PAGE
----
Since all you have right now for that walk are 9 keyframes you still need more information for the eye to read a smooth action.  This is when you start to lay down inbetweens,  which are the drawings between the keyframes that help the eye fill the blank spaces and complete the action.  You can even subdivide those inbetween into "major and minor breakdowns" which are sort like keyframes between keyframes.  So you have a Key frame in frame 1 and another Keyframe in frame 8.  This means that between your drawings there are 7 blank frames, so in order to continue filling out the animation you would then draw the Major breakdown, which would be the frame between KF 1 and KF8, in this example that frame will be the dead middle frame 4, but it can really be any frame depending on your timing.  Now you have 2 KF and 1 Major breakdown, so now you need to draw something between your KF's and your Major breakdown, this are called minor breakdowns.  So your drawing between KF 1 and MB 4 would be Minor breakdown at frame 2, or at frame 3 which ever works best for you.  You can follow this process with the rest of the animation allowing you to organize your planning in a more efficient way.  So now when you are planning your animation all you have to do is think in steps.  Start with the Keyframes, then move into Major Breakdowns and finally do the minor breakdowns, all the while checking your animation that it read wells and all.  This will help you keep track of your action, your spacing, your timing and your posing without wasting time going back and forth fixing single frames once you are done.  Key framing is a method of organizing your work and is there to help you create a clear and smooth animation it is by no means a law and in fact in 3d, all that is used is keyframes and inbetweens, there is no major and minor breakdowns, unless you assign them so.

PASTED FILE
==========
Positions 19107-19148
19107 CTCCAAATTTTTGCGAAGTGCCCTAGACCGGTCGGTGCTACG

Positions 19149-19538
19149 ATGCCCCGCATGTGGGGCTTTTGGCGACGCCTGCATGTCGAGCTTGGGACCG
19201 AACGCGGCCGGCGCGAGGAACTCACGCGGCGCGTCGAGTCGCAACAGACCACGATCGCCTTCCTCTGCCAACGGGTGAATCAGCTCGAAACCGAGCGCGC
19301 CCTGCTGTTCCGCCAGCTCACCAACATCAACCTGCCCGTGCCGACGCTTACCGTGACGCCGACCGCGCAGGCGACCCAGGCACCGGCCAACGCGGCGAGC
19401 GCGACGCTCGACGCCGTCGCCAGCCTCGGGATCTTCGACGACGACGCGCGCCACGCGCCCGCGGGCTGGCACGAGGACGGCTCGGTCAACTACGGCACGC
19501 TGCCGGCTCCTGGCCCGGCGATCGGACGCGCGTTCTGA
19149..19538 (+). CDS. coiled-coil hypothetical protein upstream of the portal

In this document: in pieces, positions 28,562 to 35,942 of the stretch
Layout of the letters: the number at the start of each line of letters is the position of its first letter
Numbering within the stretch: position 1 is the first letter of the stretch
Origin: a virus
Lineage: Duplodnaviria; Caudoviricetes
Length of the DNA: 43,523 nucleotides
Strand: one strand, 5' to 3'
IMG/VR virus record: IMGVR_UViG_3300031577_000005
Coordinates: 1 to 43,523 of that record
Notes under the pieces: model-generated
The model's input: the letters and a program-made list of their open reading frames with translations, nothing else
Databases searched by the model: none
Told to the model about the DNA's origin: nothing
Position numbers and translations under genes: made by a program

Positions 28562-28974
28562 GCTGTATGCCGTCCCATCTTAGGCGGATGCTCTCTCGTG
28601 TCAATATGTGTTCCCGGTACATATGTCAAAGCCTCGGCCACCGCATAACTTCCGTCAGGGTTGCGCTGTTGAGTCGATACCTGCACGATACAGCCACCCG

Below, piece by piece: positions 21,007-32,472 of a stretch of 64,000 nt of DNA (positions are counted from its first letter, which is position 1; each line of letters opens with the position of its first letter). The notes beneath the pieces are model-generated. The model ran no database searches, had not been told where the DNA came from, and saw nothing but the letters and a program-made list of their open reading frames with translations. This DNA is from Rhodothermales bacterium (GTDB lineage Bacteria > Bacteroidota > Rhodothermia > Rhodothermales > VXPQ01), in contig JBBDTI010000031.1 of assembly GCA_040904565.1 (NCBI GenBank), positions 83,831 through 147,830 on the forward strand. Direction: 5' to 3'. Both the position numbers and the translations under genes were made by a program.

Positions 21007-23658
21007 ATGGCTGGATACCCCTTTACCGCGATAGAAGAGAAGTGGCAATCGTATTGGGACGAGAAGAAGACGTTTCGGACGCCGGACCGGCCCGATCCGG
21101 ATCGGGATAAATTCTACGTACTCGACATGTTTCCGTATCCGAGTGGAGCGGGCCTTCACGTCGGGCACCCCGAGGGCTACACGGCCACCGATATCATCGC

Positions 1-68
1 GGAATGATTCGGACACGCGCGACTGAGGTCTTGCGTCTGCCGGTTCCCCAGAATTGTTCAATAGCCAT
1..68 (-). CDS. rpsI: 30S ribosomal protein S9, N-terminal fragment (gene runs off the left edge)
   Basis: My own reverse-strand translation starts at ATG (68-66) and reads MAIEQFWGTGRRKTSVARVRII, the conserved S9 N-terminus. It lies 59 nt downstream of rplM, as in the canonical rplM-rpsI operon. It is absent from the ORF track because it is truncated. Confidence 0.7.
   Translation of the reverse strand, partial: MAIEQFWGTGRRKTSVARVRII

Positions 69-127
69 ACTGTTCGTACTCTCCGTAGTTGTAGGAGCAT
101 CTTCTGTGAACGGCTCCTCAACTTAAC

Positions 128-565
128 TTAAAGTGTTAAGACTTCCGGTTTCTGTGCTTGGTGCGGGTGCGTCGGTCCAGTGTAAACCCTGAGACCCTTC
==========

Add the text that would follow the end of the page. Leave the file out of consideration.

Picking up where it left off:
That's another wonderful thing about animation, that even inbetweens can affect the overall impact of the action.  Richard Williams explains this very well by telling you that when you create an action never inbetween in the perfect middle of two drawings, always try to aim for a side to lean on.  Meaning, if you have a key frame on frame 1 and another on frame 4 and your animation is on 2's then your inbetween drawing should be on frame 3.  This drawing can either favor more keyframe 1, or be close to the action in keyframe 4.  Depending on your choice, your final animation can have a completely different impact and this is can either make or break your work.  It is early in this stage of planning your animation that you start to use spacing to smooth out your actions.  In animation there is a rule of thumb I follow, the less space between drawings the slower the action, the more space between drawings the faster the action (slow in/slow out's).  Same thing can be said of frames, the more frames you have, the smoother (which usually translates to slow) action, the less frames the less smooth (faster) action.  I might be misusing the word smooth here a bit, but I am referring more to the timing of the action more than the readability.  How an action reads has more to do with posing and spacing than with the amount of frames it takes to deliver it.

  Disney animation is good but is not the only good type out there.  Don't dish anime just because it is not Disney quality, anime does an incredible job with vfx and fast actions, they are very good at delivering action with a limited amount of frames which can be useful to learn for future projects.  Sticking to one style or dismissing another just because it is not "appealing" to you is limiting yourself as an artist and as an animator for no reason.  You can have an opinion on what is best, but that does not mean you are right.  Study everything and anything that moves and you'll soon learn that the only truth is that your eye is seeing things moving, how fast or how slow is just an illusion.  Hell the whole point of animation is to create an illusion so go ahead and just play around.  Give it a go!  Sorry if I confused anyone, I just didn't have time to do nice little drawings as examples, maybe this weekend?  Maybe not?  I am terrible at posting things on forums.
« Last Edit: March 26, 2013, 10:19:05 pm by ziggyrocknroll »

Offline Ymedron

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Re: Practicing Animation

Reply #19 on: March 26, 2013, 10:15:41 pm
To be frank I'm not even sure anymore... (I don't have the book at hand as it's the school's book, and it's only occasionally on a table or something.)
But Ziggy wrote a good post on this, I approve wholeheartedly.

Sorry for derailing the topic.